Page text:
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USDA Reports Held Surprises For Markets

Wheat: For the week, Chicago wheat closed $.03 3/4 lower; Kansas City wheat $.01 higher and Minneapolis wheat $.05 1/4 higher. Last week, exporters did not report any private sales.
In the weekly export sales report, all wheat sales were strong at 18.0 mb, well above the 13.7 needed each week to reach the USDA annual forecast of 1.100 mb. Total commitments of wheat are the largest since 1990 and are 47 percent of the total USDA annual forecast.
In the crop progress report, spring wheat conditions were 2 percent lower at 66 percent g/e. Spring wheat harvest is only 6 percent completed compared to 24 percent over the last five years.
Kansas City and Minneapolis wheat has respected technical support, while Chicago has fallen below weekly support. The market will continue to struggle from mounting world supplies with strong demand offsetting hedging interests.

Strategy & outlook
Kansas City producers are 100 percent sold of the 2012/13 production and 50 percent sold of 2013/14 production. Minneapolis wheat producers are 100 percent sold of 2012/13 production and 50 percent sold of 2013/14 production.

Corn
Corn closed the week $.10 1/4 higher and posted a bullish weekly reversal. Last week, private exporters sold 252,155 mts of U.S. corn to Mexico.
In the weekly export sales report, new crop corn sales were 36.7 mb.
In the weekly crop progress report, corn conditions were unchanged at 64 percent good/excellent. Silking is pegged at 94 percent and corn in the dough stage is estimated at 32 percent (48 percent 5 yr average). The crop continues to be late in maturity and with the late maturity, the threat of an early frost would be a bullish catalyst to send prices soaring.
Additionally, demand late season dryness will cut yield potential as the crop will need moisture to fill ears.
The worst case scenario for prices looks to be weekly support of $3.87. Rallies will find selling interest from producers who have not pre-sold very much of the crop this year and need to make some cash sales prior to harvest.

Strategy & outlook
Producers are now 100 percent sold of 2012/13 crop and are also 50 percent sold of the 2013/14 crop.
Producers own December corn puts on 50 percent of 2013 production. We will look to buy at the money calls if weather turns adverse.

Soybeans
Soybeans closed the week $.77 higher from last week. Last week, private exporters reported sales of 1,107,000 mts of U.S. soybeans to China and 266,000 mts of U.S. soybeans to an unknown destination.
In the weekly export sales report, new sales were excellent at 69.9 mb. With the large private sales last week, the weekly export sales report should be bullish.
The crop progress report showed soybean conditions unchanged at 64 percent good/excellent. 88 percent (92 percent last year) are blooming and 58 percent (68 percent last year) are setting pods, both behind the five-year averages.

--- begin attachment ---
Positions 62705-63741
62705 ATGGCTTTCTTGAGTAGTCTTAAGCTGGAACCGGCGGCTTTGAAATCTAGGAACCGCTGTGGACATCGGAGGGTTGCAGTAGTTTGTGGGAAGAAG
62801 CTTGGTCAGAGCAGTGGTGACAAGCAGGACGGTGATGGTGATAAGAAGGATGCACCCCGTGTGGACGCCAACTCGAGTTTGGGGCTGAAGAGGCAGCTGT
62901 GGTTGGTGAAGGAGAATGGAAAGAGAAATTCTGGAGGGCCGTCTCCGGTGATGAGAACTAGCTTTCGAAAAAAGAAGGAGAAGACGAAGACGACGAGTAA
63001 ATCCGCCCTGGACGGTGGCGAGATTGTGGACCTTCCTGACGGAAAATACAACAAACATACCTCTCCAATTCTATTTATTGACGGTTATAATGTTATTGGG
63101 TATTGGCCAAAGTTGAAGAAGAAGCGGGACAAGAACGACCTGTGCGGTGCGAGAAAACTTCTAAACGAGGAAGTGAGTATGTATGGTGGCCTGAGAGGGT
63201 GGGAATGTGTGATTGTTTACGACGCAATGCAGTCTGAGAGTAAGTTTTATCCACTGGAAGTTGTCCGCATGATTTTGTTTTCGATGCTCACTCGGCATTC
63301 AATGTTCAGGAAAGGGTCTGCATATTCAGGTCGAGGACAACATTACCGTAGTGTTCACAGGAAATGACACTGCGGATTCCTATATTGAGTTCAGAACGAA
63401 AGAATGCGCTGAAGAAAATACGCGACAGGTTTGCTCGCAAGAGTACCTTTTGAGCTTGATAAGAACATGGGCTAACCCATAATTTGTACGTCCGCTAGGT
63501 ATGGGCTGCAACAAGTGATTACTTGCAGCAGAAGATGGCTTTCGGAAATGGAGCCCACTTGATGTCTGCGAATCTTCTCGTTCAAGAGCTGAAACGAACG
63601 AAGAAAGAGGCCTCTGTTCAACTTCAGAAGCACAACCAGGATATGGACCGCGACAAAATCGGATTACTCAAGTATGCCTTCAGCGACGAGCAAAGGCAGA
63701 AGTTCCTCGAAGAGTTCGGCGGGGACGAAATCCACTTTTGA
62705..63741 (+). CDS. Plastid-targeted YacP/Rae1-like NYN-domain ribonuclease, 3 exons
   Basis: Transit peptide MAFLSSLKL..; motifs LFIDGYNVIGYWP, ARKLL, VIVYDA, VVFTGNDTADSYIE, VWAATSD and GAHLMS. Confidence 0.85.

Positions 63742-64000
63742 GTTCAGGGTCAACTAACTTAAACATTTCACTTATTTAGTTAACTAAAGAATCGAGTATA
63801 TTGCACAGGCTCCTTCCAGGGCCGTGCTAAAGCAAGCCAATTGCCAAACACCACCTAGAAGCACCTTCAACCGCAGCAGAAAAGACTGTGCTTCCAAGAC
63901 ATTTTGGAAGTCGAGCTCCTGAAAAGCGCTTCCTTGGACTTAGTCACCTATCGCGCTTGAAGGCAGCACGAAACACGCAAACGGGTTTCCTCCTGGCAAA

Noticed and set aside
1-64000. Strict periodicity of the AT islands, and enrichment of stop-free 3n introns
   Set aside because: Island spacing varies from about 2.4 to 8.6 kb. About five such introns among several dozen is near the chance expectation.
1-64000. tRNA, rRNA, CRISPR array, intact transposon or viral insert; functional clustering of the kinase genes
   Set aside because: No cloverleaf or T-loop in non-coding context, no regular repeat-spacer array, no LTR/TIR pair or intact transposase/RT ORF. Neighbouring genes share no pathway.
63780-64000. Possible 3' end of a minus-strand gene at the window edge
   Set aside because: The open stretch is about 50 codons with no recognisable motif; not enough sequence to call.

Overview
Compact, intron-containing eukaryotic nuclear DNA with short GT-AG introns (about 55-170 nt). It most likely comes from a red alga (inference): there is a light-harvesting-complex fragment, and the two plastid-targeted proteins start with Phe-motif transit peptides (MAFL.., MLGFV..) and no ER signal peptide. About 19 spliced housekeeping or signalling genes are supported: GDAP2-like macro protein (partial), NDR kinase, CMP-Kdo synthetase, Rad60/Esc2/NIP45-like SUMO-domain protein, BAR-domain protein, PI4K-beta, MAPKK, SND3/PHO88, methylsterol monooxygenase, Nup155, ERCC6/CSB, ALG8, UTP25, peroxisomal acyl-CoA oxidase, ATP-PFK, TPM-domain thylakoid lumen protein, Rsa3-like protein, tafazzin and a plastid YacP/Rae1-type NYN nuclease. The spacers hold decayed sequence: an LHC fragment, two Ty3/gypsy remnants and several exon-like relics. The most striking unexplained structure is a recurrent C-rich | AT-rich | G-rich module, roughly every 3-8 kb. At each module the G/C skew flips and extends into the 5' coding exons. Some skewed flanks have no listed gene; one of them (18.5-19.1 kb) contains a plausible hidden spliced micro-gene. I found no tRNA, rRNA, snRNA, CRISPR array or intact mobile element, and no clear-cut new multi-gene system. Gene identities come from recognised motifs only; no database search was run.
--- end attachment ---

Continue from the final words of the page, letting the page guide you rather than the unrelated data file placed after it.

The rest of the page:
The soybean crop is made during August and has received some timely rains this month to help pod fill, but a dry rest of the month will send prices higher as more moisture is needed for the late seeded crop to reach full yield potential.
NOPA reported July U.S. soybean crush by its members at 116.3 million bushels, down from 119.1 million last month, and down 15 percent from last year’s July crush of 137.4 million. This was the lowest crush for the month of July since 2004. South American hedge pressure will increase and limit the upside for the soybean market.

Strategy & outlook
Producers are 100 percent sold of the 2012/13 production and are 40 percent sold of 2013/14.
Sell 10 percent at $13.45 against the January contract.
Producers own November puts on 50 percent of 2013 production. Lift the puts if November trades to $11.29.

Lean cattle
Live cattle ended the week $.95 higher while feeder cattle ended $.25 higher. Last week, cash trade developed in the South at $123.00, $2 higher compared with a week ago.
In Nebraska, trade developed at $200, $3 higher when compared with the previous week. Live cattle and feeder cattle rallied on the strength of cash trade and confirmation of the bullish ideas for further cash gains for cattle that have not been fed the Zilmax feed additive.
A premium will be demanded by feedlots that do not feed Zilmax.
Cattle has bottomed for the summer but feedlots are nervous, looking for a place to hedge feedlot inventories.

Strategy & outlook
Producers currently have no hedges in place.
Feed costs should be covered on a hand to mouth basis as harvest lows will provide a better opportunity to lock in long term feed costs.
If weather turns adverse, look to buy out of money calls for feed protection.
(Source – http://www.farms.com/news/usda-reports-held-surprises-for-markets-66297.aspx)

USDA Reports Held Surprises For Markets Reviewed by on . Wheat: For the week, Chicago wheat closed $.03 3/4 lower; Kansas City wheat $.01 higher and Minneapolis wheat $.05 1/4 higher. Last week, exporters did not repo Wheat: For the week, Chicago wheat closed $.03 3/4 lower; Kansas City wheat $.01 higher and Minneapolis wheat $.05 1/4 higher. Last week, exporters did not repo Rating: 0

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